GREAT WHITE EGRET
South of Gramborough Hill, Salthouse.
Had the best day's weather and birding for 9th March EVER and found the first Norfolk Wheatear of the Spring on Gramborough Hill, Salthouse today!
It was forecast to be a glorious day with southerly winds, which meant the traffic would be atrocious and southerly winds mean't birds! So I needed to be out of the house early. The plan was to start at Edgefield for dawn for more Parrot Crossbills. I left my house as the sun was rising, so I didn't quite make dawn, but got to Edgefield just before 7.30am. I sat on the same tree stump as a I did last Sunday and remained as still as possible, with hood up and eyes down (sounds like bingo!). I fixed my gaze and camera lens on the pool and I waited and I waited. Glorious sunshine from the off. Two (male and female) Common Crossbills came down to drink (rubbish pictures this time), but no Parrot's were seen at all. A Wren was very vocal and to my delight had my first Comma butterfly of the year, fluttering over the log piles. The clock kept on ticking and still no sign. I decided that I would leave by 10am, but then Eddie appeared, so politely stayed a bit longer, well until 11am in the end! A Peacock butterfly was also seen. 4 Common Buzzards were spiralling in the thermals above the pines. 'Great White Egret at Salthouse' came up on the pager...... my cue to go! Eddie and I walked back to the edge of the clearing (by the barrier) where there were a group of birders who had been watching 5 Parrot Crossbills (including some I know who have pagers). Nice of people to ring the news out – not, note sarcasm! Eddie stayed at Edgefield and I left to go to Salthouse.
Common Crossbill bathing early morning at Edgefield.
Along the road through Salthouse heath I saw a Brimstone Butterfly. The glorious views of blue skies and the coast as I drove down to Salthouse, was stunning – it really did feel like a Summer's day! I parked up along Beach Road at Salthouse and walked alone to Gramborough Hill. I could see the Great White Egret distantly in the heat haze (seriously, can't believe this in March!). Huge campervans trundled down Beach Road, only to find that there is no carpark anymore and then attempting to reverse back along the road between parked cars! This is going to cause massive problems come the summer months – surely someone should put a sign up, to point out there is no carpark and nowhere to turn round for larger vehicles, before people drive down the road, it would save a whole load of hassle all round!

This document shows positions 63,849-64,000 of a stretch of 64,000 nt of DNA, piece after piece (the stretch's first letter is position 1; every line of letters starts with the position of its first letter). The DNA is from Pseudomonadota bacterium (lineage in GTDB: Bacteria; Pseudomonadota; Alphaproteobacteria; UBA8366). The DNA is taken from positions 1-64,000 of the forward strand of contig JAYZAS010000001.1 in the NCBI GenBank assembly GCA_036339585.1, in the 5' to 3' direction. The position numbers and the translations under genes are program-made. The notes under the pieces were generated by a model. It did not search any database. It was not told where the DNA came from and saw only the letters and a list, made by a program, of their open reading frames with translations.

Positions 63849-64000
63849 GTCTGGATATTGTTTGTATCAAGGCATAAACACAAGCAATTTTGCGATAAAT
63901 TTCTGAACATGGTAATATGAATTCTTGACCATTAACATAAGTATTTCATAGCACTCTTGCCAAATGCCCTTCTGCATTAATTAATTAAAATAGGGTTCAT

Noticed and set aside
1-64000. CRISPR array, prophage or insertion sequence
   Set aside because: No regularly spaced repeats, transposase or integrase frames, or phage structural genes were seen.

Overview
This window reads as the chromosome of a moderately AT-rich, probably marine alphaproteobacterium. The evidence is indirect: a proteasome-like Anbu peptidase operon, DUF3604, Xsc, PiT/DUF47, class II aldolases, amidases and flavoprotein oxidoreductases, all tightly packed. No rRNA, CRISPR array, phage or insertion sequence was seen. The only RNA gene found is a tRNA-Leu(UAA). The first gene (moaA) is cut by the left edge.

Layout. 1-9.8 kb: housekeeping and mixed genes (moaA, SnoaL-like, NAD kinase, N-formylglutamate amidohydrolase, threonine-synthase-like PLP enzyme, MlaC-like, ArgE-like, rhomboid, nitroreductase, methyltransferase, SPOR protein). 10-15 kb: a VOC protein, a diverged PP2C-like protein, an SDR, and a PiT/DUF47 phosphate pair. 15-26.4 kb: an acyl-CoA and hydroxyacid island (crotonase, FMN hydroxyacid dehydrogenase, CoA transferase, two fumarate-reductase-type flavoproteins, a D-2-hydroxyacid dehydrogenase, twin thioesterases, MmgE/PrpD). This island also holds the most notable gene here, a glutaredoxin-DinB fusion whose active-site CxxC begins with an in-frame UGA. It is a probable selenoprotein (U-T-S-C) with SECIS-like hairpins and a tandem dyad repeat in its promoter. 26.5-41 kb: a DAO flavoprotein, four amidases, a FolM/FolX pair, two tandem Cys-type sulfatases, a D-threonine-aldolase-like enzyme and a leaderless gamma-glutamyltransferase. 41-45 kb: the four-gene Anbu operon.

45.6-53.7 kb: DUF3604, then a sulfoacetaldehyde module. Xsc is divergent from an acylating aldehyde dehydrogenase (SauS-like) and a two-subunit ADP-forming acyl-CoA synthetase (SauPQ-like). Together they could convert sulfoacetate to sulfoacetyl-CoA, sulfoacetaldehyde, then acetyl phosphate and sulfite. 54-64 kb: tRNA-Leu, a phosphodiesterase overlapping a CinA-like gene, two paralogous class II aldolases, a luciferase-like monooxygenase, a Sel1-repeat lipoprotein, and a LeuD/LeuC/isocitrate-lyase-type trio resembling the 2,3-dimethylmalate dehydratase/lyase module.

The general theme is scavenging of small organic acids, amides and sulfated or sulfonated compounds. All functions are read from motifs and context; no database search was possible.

Signs of Spring!
So, I set off to Gramborough Hill with a spring in my step, to get a closer view of the Great White Egret. I was the wrong side for the sun, but never mind – got some bad record shots. There were a couple of Little Egrets around too, which showed the significant size comparison between them and the GWE. There were no birds in the bushes by the bottom of the hill. I circled round the bushes and had just started to climb the hill, when a bird flew over the hill (seaward side) and landed in a small bramble – I couldn't believe my luck – it was a Wheatear!!! My first one this year and I do believe the first one reported in Norfolk this Spring! Although, I expect someone will suddenly claim they have had one already after reading this. Hands off, that record is MINE! (smile). As I moved forward to take a picture, the Wheatear flew down the hill below the bushes. I climbed down to find it and was gutted – it had vanished. I searched the whole hill, several times, I really wanted that on my camera. A couple of birders I bumped into a bit later had seen it heading east towards Kelling – it could have hung on a few more seconds for a picture! There was excitement in the air! Suddenly a Chiffchaff started singing in the bushes below me! Wow! All kicking off now – I sensed a top draw day was commencing! It didn't stop there – a female Stonechat appeared on the large bramble and there were Linnets and Meadow Pipits. Three Common Buzzards and a Sparrowhawk flew in off the sea and headed south. 50+ Common Scoters were also on the sea. By now I was boiling hot – I still had waterproof over trousers on from early morning and far too many layers. Walked back to my car and re-located to the Cley NWT Visitor Centre to change my clothes and have lunch.